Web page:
17 “When I had returned to Jerusalem and was praying in the temple, I fell into a trance 18 and saw him saying to me, ‘Make haste and get out of Jerusalem quickly, because they will not accept your testimony about me.’ 19 And I said, ‘Lord, they themselves know that in one synagogue after another I imprisoned and beat those who believed in you. 20 And when the blood of Stephen your witness was being shed, I myself was standing by and approving and watching over the garments of those who killed him.’ 21 And he said to me, ‘Go, for I will send you far away to the Gentiles.’ ” (Acts 22:17–21)
The Apostle Paul concluded his address to the Jerusalem Jews, and the Roman soldiers stationed in the city, by recalling an event that does not previously appear in Luke’s account of Paul’s conversion to Christianity. It was an event which occurred in Jerusalem, most likely when Paul first returned there from life changing journey to Damascus (Acts 9:26-30).
Paul recounted how when he returned to Jerusalem, following his conversion, he was praying in the temple. This was something every devout Jew would naturally do. This continues to be done in our present day when devout Jews, along with others, pray at the area known as the Western Wall, otherwise known as the Wailing Wall. Paul wanted his audience to know that he respected the temple and would not desecrate it in any way.
It was when Paul was praying in the temple that he fell into a trance, which can either mean a moment of utter amazement or an ecstatic vision (see Acts 10:9-10 and Revelation 1:10). Paul attributed the source of this trance being the Lord Jesus Christ.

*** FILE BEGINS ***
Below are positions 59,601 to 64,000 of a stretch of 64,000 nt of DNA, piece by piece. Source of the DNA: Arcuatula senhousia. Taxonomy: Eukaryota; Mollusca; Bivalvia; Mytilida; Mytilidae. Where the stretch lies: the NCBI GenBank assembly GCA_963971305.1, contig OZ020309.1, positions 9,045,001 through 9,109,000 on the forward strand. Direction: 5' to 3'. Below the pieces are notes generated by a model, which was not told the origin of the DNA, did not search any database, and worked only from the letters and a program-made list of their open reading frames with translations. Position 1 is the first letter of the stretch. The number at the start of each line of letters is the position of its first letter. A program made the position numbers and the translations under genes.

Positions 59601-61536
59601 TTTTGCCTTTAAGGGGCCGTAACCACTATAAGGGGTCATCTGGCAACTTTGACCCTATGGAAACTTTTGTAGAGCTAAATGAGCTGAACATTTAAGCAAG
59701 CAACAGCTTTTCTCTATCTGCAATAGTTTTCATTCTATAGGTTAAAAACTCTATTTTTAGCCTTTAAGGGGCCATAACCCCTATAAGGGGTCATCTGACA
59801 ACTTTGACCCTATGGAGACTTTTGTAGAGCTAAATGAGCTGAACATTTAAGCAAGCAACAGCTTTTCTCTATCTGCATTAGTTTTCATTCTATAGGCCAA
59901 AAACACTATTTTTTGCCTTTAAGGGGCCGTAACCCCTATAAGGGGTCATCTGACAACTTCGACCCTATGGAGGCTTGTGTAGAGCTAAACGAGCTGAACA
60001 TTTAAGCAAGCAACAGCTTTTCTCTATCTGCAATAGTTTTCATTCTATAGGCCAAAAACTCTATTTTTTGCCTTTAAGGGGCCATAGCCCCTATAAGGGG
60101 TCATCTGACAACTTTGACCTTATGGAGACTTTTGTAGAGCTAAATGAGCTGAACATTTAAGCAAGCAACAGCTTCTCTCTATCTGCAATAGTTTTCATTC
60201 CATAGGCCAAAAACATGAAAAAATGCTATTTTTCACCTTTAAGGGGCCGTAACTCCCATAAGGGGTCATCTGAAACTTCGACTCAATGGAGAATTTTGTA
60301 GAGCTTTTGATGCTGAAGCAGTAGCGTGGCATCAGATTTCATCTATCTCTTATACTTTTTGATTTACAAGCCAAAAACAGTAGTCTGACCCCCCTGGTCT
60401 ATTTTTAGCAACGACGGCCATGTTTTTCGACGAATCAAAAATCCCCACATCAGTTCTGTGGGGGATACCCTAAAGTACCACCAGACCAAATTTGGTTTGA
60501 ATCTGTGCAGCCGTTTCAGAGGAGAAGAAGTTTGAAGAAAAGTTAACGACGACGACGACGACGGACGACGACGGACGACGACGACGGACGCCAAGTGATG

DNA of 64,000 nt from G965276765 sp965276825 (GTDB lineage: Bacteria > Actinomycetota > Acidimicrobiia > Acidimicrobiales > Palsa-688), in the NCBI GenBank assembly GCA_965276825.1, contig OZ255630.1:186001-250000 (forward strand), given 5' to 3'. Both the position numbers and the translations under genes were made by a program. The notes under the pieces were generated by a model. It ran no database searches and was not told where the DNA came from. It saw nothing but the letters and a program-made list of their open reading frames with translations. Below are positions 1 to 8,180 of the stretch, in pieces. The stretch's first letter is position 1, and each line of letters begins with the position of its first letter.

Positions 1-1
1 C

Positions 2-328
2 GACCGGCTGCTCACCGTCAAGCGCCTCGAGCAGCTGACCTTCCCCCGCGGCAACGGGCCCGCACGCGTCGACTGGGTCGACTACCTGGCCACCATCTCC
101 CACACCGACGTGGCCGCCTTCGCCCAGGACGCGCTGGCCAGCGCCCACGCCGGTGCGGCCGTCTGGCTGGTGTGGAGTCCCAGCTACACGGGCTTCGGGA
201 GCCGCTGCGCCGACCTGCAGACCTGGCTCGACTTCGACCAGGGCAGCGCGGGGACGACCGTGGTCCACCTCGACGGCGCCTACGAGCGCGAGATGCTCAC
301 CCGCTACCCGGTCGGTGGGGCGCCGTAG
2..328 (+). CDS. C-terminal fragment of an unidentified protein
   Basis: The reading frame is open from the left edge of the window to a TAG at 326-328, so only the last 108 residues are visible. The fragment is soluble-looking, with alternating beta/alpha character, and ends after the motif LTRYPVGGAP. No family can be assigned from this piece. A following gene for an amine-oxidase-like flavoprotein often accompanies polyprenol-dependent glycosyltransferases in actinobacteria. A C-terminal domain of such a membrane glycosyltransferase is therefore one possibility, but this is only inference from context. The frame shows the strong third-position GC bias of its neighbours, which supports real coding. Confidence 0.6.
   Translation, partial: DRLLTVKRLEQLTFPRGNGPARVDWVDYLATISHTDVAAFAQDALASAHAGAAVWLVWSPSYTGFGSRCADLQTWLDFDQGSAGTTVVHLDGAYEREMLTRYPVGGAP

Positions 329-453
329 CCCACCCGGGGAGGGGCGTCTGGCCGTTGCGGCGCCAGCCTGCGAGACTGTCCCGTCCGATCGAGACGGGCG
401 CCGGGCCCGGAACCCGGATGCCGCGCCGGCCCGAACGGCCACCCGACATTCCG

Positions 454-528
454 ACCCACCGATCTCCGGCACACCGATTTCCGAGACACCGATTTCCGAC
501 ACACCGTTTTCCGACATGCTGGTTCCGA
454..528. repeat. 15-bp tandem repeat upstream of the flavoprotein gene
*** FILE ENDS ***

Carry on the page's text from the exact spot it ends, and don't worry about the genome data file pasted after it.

The Lord said to Paul, “‘Make haste and get out of Jerusalem quickly, because they will not accept your testimony about me.” Jesus warned Paul that in spite of his sincere conversion, unbelieving Jews would be as antagonistic about Paul’s message of the Gospel as he had been prior to his spiritual transformation. The Jews would not only reject the Gospel, but they would also seek to kill Paul for preaching the Gospel.
However, Paul remembered not being easily persuaded by the Lord. Amazingly, he argued with the Lord and said, “Lord, they themselves know that in one synagogue after another I imprisoned and beat those who believed in you. And when the blood of Stephen your witness was being shed, I myself was standing by and approving and watching over the garments of those who killed him.” Paul wanted to remain in Jerusalem and preach to his fellow Jews, even if it meant forfeiting his own life, like Stephen (Acts 7; Romans 10:1-4).
However, the sovereign Lord Jesus had other plans for Paul. “And he said to me, ‘Go, for I will send you far away to the Gentiles.” The Lord’s command to Paul was clear: it was to preach the Gospel to the Gentiles. Even though Paul loved his fellow Jews, he loved the Lord more and would consequently obey Him by becoming a missionary to the Gentiles.
Paul encountered a moment in his Christian life which every believer in Christ experiences. That moment concerns the will of God for your life and discerning between that which is good verses that which is best. It was good for Paul to want to preach to his fellow Jews. However, God’s best was for him to preach to the Jews living in Gentile countries.
We may discover at times that God’s will for us is biblically clear. At other times, it may be unclear regarding a specific situation. Until clarity comes, obey God’s Word and pray for divine guidance.
Soli deo Gloria!